Toward 50-year modules, and how the numbers add up for HJT – pv magazine International

This week sees new technoeconomic analysis published on different aspects/materials for heterojunction: Important to consider as Europe in particular looks to be betting big on this technology for its manufacturing comeback. And a new report from NREL in the United States examines progress in degradation and durability to increase module lifetimes.

The long-expected move by cell manufacturers into n-type technologies appears to be gaining pace in 2022, and while some of the largest manufacturers focus on TOPCon as a more simple progression from the PERC cells in production today. Another cell type, heterojunction (HJT) is also at the center of the move, with big plans in place – for European manufacturing projects in particular.

HJT holds most of the records for silicon solar cell efficiency, and bringing its costs down has been a key focus for researchers in recent years. This week saw the publication of new analysis from scientists led by Saudi Arabian university KAUST Discussing the technical and economic factors and challenges remaining in the way of mass production for HJT. Their full analysis is published in Joule. As previous studies have noted, they find that higher initial investment for production equipment and high silver consumption are among the biggest concerns, alongside wafer quality, process control, dependence on indium, and processes for low-temperature cell interconnection.

Further HJT analysis published this week came from Australia’s University of New South Wales, which examined the possible adoption of transition metal oxide layers, deposited using atomic layer deposition. “Using a bottom-up cost and uncertain model with equipment cost data and process experience in the lab, we find that the production cost of these variations will likely be lower per wafer than standard HJT, with the main cost drivers being the cost of the ALD precursors at high-volume production,” the group explained.

The analysis is published in full in Progress in Photovoltaics. While the group finds that lower per-cell production cost would likely be possible with this approach, whether it could really amount to a cost reduction would depend on the cell efficiency that could be achieved with the as-yet uncommercialized transition metal oxide technology. They note that one part of their approach – replacing indium tin oxide with zin oxide as the transparent aluminum layer – has a particular potential as it would eliminate the need for rare and costly indium.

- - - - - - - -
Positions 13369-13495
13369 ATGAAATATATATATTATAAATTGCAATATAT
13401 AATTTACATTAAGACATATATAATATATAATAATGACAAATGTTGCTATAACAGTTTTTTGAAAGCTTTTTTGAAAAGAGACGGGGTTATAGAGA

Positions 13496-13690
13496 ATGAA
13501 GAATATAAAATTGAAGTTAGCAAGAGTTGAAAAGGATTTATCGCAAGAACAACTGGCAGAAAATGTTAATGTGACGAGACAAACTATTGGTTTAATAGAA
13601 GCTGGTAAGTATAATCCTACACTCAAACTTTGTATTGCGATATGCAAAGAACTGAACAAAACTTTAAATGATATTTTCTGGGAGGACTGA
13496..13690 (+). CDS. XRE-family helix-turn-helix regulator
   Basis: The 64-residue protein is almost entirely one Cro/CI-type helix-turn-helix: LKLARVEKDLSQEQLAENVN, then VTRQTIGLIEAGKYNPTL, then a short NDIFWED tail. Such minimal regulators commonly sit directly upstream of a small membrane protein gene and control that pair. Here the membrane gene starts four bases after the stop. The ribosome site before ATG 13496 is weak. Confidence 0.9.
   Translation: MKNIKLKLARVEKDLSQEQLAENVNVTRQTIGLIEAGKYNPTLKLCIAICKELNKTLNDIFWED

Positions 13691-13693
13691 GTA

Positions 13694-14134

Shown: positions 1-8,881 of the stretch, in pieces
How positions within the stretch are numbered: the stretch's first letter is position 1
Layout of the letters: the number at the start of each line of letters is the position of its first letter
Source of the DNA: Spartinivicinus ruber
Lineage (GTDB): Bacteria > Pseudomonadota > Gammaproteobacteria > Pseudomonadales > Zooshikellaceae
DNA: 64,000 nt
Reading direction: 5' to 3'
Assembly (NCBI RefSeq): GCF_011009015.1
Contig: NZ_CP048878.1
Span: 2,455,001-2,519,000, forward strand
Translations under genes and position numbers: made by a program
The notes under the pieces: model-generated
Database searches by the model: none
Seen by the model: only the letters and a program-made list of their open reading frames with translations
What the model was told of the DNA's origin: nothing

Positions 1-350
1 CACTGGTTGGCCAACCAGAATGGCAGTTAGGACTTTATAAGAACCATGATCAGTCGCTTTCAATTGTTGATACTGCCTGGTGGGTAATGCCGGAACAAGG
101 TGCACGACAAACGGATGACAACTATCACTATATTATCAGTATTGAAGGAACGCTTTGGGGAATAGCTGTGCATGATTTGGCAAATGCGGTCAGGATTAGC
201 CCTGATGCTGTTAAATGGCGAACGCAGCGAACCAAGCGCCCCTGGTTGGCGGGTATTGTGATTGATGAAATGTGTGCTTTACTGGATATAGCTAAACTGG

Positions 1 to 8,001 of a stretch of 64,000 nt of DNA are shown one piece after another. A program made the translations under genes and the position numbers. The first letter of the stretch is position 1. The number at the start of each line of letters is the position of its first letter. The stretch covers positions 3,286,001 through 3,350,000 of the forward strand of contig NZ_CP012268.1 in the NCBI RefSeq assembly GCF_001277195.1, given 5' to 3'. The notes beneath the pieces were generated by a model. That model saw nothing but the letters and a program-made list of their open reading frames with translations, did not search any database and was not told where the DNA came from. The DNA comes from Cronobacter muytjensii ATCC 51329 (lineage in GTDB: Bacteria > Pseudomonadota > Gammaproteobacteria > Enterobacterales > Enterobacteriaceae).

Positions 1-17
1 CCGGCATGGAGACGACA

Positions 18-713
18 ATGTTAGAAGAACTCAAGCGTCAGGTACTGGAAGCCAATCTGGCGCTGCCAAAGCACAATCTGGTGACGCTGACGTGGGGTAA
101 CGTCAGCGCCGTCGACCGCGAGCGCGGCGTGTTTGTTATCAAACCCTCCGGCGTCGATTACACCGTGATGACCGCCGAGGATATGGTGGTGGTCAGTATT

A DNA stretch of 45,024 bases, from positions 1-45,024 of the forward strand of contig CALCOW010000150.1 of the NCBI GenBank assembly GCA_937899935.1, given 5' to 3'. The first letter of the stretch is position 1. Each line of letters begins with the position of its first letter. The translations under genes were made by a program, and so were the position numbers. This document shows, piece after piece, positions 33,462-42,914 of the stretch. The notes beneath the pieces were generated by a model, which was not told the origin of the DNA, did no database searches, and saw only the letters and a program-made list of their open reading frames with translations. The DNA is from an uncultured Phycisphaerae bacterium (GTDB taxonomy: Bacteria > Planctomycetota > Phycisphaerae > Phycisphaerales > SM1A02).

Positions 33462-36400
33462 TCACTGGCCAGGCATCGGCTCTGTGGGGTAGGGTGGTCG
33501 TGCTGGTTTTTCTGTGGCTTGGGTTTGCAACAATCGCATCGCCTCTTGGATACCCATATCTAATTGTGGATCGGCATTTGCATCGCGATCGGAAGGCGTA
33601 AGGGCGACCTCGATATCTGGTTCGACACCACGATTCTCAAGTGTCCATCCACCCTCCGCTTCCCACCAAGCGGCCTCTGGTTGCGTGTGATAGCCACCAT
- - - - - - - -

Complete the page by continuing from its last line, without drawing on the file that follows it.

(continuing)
Module lifetimes

Over in the United States, the National Renewable Energy Laboratory (NREL) This week offered an annual update into its DuraMAT program, first launched in 2016 in consortium with Sandia National Laboratories and the Berkeley Lab in California, to focus on module durability and lifetimes.

Inside an accelerated testing chamber at NREL’s laboratory in Golden, Colorado.

Image: NREL

Among the project’s successes in 2021 was a procedure to validate stress testing of backsheet materials, by comparing post lab-based stress testing samples with others that had failed in the field, to compare the stress tests against actual field conditions. In 2021 the project also received an additional $36 million in funding from the US department of energy, and says it will shift focus to confirming the reliability of newly introduced PV technologies. “Solar needs to keep improving, and product development cycles can be a lot faster than reliability testing cycles,” said DuraMAT director Teresa Barnes. “We need to find a way to assess reliability and durability at the speed of product development as the industry scales up rapidly.”

The project’s long term goal is to facilitate modules that last for 50 years – and its likely one that much of the PV industry, with a recent push from manufacturers shares to extend the current standard 25-year performance warranties to 30 years, with one manufacturer even issuing a 40 year warranty this year. Barnes is also keen to state that the DuraMAT project also operates with sustainability and practicality firmly in mind. “We know there are going to be big material and energy impacts from ramping up deployment as fast as we need for the energy transition,” she said. “But our question is, ‘How can we do that in a way that’s environmentally sustainable and in a way that our supply chain can keep up?’”

This content is protected by copyright and may not be reused. If you want to cooperate with us and would like to reuse some of our content, please contact: editors@pv-magazine.com.

Leave a Comment